[Source: Alan Young]
Extract from Thomas Normington The Lancashire & Yorkshire Railway (1898) pp 113-115
On Sunday, December 13th, 1865, when at the morning service at St. Mary’s Church, Wakefield, a telegram was brought to me to the effect that Mytholm Bridge Viaduct had fallen, and the line was blocked to Holmfirth. This viaduct is situated between Brockholes Junction and Thongs Bridge Station, on the Holmfirth Branch. In the valley, close by, there stood an old corn mill, worked by a water wheel. The old miller, who lived beside the Mytholm Viaduct, was named England. He happened to be stirring about early that morning. And on hearing the crash he saw what had occurred, and, fortunately, he had the presence of mind to remember that a passenger train was about due to pass from Huddersfield to Holmfirth. He immediately hastened up the embankment to the railway, and ran on the line towards Brockholes Junction Station, and was just in time to stop the train, which was leaving at 6-59 a.m. for Holmfirth. The distance from the viaduct to the Junction Station is about nine hundred yards, on a very sharp curve. Had it not been for the prompt action taken by the good old miller of the Mytholm valley, a most serious accident would have happened, as there was nothing to prevent the engine and train of carriages running off the line into the valley beneath, a drop of about fifty yards.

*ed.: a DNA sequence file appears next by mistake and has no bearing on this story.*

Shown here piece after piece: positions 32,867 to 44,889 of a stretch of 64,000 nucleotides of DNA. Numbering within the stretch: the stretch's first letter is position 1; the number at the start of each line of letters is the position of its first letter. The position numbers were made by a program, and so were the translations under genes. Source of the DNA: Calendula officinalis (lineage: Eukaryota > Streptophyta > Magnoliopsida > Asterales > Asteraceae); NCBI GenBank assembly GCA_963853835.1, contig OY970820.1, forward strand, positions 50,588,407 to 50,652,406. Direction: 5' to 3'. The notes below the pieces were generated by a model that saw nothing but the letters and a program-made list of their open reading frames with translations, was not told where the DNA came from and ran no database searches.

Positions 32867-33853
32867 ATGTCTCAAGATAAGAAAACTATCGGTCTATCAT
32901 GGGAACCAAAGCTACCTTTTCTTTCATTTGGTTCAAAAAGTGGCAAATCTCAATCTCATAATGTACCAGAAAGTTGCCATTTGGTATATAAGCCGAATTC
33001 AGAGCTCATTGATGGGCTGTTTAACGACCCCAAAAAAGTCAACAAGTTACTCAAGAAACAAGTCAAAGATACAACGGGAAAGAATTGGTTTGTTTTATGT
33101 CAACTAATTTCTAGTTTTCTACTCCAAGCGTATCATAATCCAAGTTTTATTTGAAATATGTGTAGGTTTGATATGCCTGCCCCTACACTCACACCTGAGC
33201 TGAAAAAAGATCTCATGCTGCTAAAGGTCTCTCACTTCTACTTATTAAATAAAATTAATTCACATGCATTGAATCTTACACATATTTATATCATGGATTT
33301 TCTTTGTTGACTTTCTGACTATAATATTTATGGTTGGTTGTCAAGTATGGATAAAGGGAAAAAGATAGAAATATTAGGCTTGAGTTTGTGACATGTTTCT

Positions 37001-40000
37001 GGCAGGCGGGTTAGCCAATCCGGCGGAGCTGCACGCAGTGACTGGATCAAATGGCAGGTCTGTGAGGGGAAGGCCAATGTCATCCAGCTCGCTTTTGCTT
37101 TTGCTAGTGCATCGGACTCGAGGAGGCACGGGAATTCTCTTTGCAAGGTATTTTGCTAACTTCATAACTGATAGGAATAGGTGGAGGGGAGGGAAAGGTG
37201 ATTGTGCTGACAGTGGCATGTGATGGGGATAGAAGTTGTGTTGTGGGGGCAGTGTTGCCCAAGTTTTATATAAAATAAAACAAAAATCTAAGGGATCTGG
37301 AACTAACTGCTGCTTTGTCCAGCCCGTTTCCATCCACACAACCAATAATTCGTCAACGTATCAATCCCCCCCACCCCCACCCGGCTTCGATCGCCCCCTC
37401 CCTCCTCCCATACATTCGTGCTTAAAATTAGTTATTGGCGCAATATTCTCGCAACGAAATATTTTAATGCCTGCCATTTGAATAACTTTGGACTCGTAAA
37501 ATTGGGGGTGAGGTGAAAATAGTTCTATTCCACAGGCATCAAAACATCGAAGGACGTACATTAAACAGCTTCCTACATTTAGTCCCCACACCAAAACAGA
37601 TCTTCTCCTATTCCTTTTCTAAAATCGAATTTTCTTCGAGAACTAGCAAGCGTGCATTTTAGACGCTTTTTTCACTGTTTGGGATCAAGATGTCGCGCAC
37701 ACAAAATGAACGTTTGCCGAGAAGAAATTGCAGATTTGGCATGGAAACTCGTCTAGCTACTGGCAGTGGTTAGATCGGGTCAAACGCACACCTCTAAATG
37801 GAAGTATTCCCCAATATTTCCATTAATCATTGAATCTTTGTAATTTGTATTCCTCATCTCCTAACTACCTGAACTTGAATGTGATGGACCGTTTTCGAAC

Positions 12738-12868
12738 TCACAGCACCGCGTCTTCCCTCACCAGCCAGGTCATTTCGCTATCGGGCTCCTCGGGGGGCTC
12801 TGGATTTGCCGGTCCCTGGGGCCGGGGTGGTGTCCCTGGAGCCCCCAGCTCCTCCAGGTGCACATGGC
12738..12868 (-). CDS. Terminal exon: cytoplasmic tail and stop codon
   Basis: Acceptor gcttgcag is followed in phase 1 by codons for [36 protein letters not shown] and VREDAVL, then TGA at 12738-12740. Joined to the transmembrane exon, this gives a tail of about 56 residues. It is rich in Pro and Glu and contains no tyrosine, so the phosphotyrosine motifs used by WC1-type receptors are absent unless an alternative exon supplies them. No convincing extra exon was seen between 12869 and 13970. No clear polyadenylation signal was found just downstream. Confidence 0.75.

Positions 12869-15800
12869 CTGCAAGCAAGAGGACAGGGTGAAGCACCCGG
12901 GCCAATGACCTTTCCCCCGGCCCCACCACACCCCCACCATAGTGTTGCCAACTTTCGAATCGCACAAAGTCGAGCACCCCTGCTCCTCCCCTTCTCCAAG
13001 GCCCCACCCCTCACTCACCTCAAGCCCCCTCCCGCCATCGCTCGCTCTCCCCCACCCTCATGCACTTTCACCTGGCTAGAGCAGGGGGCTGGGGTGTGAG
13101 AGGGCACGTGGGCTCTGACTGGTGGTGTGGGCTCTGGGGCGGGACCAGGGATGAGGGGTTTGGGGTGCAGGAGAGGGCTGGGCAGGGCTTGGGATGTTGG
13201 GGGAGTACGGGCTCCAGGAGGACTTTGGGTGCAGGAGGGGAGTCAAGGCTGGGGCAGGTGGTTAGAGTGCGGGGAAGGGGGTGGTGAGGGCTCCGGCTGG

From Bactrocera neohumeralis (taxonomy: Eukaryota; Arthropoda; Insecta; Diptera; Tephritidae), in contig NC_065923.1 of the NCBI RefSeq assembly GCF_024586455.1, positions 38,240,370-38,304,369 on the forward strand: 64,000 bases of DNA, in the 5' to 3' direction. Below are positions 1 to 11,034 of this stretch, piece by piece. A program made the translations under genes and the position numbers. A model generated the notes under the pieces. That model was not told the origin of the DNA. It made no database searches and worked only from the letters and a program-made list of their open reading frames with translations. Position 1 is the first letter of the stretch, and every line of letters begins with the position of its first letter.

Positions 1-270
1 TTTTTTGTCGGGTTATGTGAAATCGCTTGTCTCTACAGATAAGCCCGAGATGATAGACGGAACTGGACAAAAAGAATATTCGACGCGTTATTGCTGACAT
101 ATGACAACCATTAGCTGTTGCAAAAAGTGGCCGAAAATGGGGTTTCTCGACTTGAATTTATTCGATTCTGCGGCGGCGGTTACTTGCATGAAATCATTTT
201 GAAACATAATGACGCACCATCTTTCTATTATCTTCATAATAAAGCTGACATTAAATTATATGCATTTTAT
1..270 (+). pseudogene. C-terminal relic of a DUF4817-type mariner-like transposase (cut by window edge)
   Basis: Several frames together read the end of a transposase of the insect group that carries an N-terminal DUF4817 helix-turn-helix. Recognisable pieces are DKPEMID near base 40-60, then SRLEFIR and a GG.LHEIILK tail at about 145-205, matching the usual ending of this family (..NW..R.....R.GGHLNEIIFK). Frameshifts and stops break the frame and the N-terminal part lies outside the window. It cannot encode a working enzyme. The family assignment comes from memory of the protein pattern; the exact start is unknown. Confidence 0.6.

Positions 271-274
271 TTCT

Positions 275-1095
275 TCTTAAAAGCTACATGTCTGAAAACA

On receiving the telegram I immediately left the church, and went to the station and got an engine, which took me to the scene of the accident, when I saw that all communication by railway with Holmfirth was destroyed for at least twelve months, I began to consider what was the best thing to do under the circumstances. I telegraphed at once to the secretary and general manager at Manchester, giving particulars as to what had occurred. I then took a survey of the surrounding neighbourhood, with the view of establishing an omnibus service between Holmfirth and Brockholes Station, in connection there with the trains; but I found the ground so rugged, and the roads so narrow and bad, that it was impossible for an omnibus to travel there. Later on in the day one of our directors came over, when I told him what I had done, and that it was not possible to run omnibuses from Brockholes to Holmfirth. I recommended that the service of omnibuses should run between Honley Station and Holmfirth, which was eventually agreed to. I then waited upon an omnibus and cab proprietor, of Huddersfield, and arranged with him for the omnibus service, six each way per day. He asked me to arrange to pay the toll bars, there being three to pass through on the journey. Finding these toll bars were taken on the contract principle, and the person who held the contract resided in the toll-bar house at Lockwood, I waited upon him there, with the view to arrange to pay monthly, but this he would not agree to, and although I offered him five pounds per month, he still insisted on being paid every time an omnibus or vehicle belonging to the Company passed through the bar. I thought this would be very inconvenient for the ‘bus drivers to do, and knowing that we carried mail bags daily, by trains from Huddersfield to Thongs Bridge and Holmfirth, and that a mail bag cleared the ‘bus toll, I at once arranged for a mail bag to be conveyed by every ‘bus. A week or two afterwards I received a letter from the toll-bar contractor, to say that since our interview he had re-considered the question of the omnibus service that ran between Honley and Holmfirth, and had decided to accept what I had offered, five pounds per month. I replied that since our interview I had re-considered the question, and made other arrangements, and could not now alter them. The omnibus service was transferred to the manager of the Manchester Carriage Company, December 21st. The viaduct was opened for traffic and trains passed over on Monday, March 11th, 1867, thus dispensing with the omnibus service and the old toll-bar contractor, who, from his own avariciousness, lost fifteen five pound notes.